Nitazoxanide therapy has not been associated with elevations in serum aminotransferase levels nor with clinically apparent acute liver injury.  However, there have been few studies of long term therapy with nitazoxanide and most controlled trials of this agent used short term courses without serum aminotransferase monitoring.  Nitazoxanide has been used as adjunctive therapy for chronic hepatitis C, usually in combination with peginterferon with or without ribavirin; in these studies, most patients had improvements in serum aminotransferase levels, and no instances of acute exacerbation of hepatitis or jaundice were reported.

 

Mechanism of Injury

Nitazoxanide acts by interference with enzymatic activity important in anaerobic metabolism in parasitic worms and protozoa, which is not present in mammals.  Hypersensitivity reactions to nitazoxanide have been reported and mild hepatic injury could potentially arise as a part of these immunoallergic reactions.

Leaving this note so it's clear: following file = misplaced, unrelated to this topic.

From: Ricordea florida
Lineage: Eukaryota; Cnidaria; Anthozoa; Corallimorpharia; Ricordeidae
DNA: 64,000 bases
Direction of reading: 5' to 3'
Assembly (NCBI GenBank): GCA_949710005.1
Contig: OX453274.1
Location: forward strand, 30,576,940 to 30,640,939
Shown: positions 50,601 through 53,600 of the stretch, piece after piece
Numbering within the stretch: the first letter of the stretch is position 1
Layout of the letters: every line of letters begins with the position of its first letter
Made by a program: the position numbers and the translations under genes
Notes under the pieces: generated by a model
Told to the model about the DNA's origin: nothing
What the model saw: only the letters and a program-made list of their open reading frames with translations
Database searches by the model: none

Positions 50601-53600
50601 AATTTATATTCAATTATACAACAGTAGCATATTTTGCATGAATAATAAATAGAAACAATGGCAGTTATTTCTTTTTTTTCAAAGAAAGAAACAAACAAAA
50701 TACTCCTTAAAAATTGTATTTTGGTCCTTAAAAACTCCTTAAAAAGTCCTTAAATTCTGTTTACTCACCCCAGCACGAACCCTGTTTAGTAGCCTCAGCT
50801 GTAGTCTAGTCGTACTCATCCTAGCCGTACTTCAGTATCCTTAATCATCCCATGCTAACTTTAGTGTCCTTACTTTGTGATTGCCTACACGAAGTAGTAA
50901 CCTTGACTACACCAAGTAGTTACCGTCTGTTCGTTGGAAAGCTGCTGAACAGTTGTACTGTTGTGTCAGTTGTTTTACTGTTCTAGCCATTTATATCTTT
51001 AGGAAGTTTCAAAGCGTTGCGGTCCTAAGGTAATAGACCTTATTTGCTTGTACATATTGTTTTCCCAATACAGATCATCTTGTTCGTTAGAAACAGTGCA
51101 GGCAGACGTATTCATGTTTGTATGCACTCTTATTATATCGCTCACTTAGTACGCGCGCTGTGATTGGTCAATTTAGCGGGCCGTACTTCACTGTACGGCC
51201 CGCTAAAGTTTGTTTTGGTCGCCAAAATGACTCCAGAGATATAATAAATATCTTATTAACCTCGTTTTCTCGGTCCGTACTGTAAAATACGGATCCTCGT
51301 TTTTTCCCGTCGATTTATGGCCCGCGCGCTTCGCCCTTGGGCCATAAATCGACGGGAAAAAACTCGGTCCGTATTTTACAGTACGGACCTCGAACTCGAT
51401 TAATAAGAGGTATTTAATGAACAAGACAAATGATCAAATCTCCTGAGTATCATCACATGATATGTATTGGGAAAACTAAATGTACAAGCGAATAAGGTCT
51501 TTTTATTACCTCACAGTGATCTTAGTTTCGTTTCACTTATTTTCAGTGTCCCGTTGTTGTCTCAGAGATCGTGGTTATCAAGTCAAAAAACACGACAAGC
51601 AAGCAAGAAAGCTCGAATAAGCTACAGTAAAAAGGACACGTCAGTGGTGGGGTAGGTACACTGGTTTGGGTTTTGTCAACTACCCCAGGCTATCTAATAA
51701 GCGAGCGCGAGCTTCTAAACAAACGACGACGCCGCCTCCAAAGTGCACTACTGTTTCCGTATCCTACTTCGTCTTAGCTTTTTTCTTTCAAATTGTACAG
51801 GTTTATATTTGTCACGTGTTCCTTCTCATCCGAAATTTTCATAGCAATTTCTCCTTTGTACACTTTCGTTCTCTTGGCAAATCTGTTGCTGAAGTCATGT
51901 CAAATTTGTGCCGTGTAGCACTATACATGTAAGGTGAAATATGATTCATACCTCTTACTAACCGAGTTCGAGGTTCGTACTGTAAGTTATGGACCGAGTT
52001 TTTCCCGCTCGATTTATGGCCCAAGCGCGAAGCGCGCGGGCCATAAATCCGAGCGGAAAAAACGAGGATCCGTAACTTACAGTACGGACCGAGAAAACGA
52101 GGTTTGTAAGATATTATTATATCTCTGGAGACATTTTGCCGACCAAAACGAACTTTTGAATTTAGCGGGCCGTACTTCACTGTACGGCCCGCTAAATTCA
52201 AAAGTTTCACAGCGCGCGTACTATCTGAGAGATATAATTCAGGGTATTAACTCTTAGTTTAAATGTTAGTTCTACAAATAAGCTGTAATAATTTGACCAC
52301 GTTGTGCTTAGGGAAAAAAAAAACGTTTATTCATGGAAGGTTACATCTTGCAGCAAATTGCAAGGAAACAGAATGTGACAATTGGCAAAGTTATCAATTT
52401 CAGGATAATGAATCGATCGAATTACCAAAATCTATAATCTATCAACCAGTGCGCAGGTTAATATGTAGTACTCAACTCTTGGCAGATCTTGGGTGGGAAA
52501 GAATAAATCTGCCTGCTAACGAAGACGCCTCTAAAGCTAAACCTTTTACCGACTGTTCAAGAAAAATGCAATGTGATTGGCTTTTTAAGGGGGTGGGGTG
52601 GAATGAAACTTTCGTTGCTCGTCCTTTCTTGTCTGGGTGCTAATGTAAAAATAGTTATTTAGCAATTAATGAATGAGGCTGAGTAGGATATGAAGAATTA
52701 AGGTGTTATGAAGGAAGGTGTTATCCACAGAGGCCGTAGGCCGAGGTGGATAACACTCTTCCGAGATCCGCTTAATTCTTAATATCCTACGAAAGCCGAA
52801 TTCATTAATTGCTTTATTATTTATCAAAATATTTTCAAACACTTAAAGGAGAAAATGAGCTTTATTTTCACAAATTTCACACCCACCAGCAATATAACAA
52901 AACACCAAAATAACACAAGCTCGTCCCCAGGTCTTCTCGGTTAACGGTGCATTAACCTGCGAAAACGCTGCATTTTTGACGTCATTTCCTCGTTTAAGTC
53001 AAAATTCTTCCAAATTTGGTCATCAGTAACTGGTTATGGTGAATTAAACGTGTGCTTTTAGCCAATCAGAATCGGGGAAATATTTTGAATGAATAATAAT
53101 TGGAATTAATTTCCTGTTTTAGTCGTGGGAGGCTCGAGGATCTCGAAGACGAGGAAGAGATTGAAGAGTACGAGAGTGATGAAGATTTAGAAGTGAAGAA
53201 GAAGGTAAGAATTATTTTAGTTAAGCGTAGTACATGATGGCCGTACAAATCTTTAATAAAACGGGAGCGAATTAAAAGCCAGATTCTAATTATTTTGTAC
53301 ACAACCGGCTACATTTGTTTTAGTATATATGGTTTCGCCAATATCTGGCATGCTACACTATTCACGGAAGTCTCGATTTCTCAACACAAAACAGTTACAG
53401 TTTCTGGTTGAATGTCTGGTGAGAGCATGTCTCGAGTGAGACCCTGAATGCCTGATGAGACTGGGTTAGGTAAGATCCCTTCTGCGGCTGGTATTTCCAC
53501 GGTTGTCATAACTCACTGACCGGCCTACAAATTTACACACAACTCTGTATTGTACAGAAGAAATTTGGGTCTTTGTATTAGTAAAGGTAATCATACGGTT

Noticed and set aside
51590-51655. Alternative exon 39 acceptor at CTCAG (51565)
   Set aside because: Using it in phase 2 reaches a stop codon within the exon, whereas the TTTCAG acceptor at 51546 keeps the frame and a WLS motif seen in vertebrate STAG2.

Outcome and Management

Nitazoxanide is usually well tolerated and liver injury has not been reported with its use.

 

Drug Class:  Antihelmintic Agents

 

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PRODUCT INFORMATION
Nitazoxanide

 

REPRESENTATIVE TRADE NAMES
Nitazoxanide – Alinia®

 

DRUG CLASS
Antihelmintic Agents

 

COMPLETE LABELING

Product labeling at DailyMed, National Library of Medicine, NIH

 

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DRUG CAS REGISTRY NUMBER MOLECULAR FORMULA STRUCTURE
Nitazoxanide 55981-09-4 C12-H9-N3-O5-S Nitazoxanide Chemical Structure

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REFERENCES
Nitazoxanide

 

References updated: 04 February 2014